Artists | Issues | CD Reviews | Interviews | Concert Reviews | DVD/Video Reviews | Book Reviews | Who We Are | Staff | Home
 

The Building

Petra

Review by Gary Hill

This may or may not fit under progressive rock, but I've put it there. If it does fit, it's not because of its resemblance to the classic prog of the 1970s. There really are no links to that sound. This ties closer to the moody modern prog of more recent times. The thing is, a few songs are pretty much prog-free, landing closer to roots and folk territory. Whatever you call this, though, this is a largely understated and entertaining set. I do have to say one thing about the liner notes. It might have seemed a clever idea to use white shiny ink on a white background, but it renders it more or less illegible for me. It just looks like blank pages. If you tilt it right, you can see the words, but that's just too much work to me - particularly because seeing them and reading them are two different things. I'm sure it was meant to be artsy, but sometimes artsy is the bridge too far. I'd say that this is one such case.

This review is available in book format (hardcover and paperback) in Music Street Journal: 2020  Volume 2 at lulu.com/strangesound.

Track by Track Review
Transformed
This comes in intricate and sedate. It gradually works forward with trippy electronics coming over the top of it. This is glacial in terms of the pace of its development. The mode holds it for about the first three minutes. Then more of a folk music element, understated and a bit sparse, joins along with the vocals. It's quite artsy, but also roots based.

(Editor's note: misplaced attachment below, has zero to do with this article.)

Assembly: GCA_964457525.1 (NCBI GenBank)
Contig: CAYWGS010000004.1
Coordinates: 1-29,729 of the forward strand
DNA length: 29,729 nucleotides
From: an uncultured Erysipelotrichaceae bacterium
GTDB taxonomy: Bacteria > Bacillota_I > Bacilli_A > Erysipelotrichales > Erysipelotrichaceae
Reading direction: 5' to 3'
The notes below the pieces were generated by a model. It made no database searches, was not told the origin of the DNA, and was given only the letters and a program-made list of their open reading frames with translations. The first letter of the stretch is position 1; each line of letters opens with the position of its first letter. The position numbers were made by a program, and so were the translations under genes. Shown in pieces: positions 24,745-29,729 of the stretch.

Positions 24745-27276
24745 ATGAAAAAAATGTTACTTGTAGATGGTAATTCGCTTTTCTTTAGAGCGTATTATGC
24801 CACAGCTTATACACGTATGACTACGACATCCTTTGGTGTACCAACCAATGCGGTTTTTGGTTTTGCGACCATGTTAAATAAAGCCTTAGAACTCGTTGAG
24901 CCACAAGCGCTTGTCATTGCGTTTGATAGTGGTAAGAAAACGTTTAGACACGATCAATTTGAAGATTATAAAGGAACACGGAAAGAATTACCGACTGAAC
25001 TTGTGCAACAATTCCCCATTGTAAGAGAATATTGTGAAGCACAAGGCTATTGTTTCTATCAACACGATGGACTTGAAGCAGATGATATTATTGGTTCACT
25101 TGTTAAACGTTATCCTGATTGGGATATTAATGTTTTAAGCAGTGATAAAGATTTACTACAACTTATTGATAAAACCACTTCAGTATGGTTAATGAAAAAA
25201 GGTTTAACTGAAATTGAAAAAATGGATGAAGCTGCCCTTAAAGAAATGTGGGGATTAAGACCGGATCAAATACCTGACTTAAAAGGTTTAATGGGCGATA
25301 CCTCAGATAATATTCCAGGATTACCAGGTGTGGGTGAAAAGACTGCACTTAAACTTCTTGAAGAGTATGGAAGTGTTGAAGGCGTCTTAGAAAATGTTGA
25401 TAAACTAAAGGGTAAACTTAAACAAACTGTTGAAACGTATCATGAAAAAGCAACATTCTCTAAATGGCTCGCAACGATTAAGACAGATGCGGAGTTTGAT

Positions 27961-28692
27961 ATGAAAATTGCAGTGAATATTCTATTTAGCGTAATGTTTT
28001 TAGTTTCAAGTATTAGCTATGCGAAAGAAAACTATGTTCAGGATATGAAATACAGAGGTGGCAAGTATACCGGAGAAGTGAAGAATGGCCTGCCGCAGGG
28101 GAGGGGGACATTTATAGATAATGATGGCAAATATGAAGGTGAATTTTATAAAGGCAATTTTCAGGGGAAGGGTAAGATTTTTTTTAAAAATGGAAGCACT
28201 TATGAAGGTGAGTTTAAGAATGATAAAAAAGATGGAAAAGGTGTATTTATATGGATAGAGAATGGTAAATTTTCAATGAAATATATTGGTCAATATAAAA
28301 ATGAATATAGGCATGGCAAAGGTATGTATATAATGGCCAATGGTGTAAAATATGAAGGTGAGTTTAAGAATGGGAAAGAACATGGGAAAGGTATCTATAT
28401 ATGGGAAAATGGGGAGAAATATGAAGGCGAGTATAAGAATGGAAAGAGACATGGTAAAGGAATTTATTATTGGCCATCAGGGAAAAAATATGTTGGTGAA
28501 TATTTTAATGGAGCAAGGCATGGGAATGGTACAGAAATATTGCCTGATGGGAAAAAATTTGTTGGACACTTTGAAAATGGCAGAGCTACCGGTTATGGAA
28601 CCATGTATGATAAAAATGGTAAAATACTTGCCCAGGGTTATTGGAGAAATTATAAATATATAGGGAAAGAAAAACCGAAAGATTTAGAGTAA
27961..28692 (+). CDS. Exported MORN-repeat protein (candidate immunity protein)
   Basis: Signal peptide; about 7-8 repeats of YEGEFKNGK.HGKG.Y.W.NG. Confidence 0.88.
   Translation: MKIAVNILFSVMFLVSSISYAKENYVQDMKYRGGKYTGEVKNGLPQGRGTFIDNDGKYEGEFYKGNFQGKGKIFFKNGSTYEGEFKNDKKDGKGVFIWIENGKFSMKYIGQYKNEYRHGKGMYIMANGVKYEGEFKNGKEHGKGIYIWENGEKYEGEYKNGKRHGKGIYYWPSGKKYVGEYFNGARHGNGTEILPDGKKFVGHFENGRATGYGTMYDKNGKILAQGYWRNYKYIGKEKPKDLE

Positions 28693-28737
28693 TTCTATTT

All Things New
This comes in with a sound that is still balladic and folk-like, but still has more meat to it than the opener did. Artsy music, roots elements and a dreamy kind of modern prog all seem to merge on this piece. This has a great vibe to it.
Purifier
Much more of a pure folk song, this has an alternative edge to the vocals. It is slow moving, understated and rather pretty.
Warning
Now, this is trippy and much more set in modern prog zones. It still has the folk, roots angle to it, though. It starts mellower and works into more powerful stuff as it continues. One of the most dynamic cuts, this even builds out to sort of a droning modern prog sounding thing later.
Life Half Lived
There are some particularly lush moments later in this number. It has a lot of the usual suspects in terms of sound here, too. That said, this might be my favorite piece of the set. It has some of the best hooks and some real emotional power to it.
When I Think Of You
There is a noisy kind of artsy element to a lot of this number. This is another of the more dynamic pieces. It has a cool weirdness to it. Classical instrumentation does a nice job of filling out the arrangement. This is quite an effective number. It's one of the standouts here.
Never Understand
This is another number that's more pure folk or roots music based. It has a sad feeling to it that fits the melancholy lyrics.
Never Was Alone
While this isn't a huge change from the previous song at first, piano and other elements bring some proggy sounds. Later in the number, it powers up with classical strings and some electric guitar to really bring it upward.
Peace's Eternal Truth Renews All
Mellow textures bring this piece into being, marking a fairly stark contrast to the previous piece. The cut grows out in rather folk music turned a bit proggy ways from there. It gets quite lush for a time, but drops back to the origins to end.
 
Return
 
Google

   Creative Commons License
   This work is licensed under a Creative Commons Attribution 3.0 United States License.

    © 2020 Music Street Journal                                                                           Site design and programming by Studio Fyra, Inc./Beetcafe.com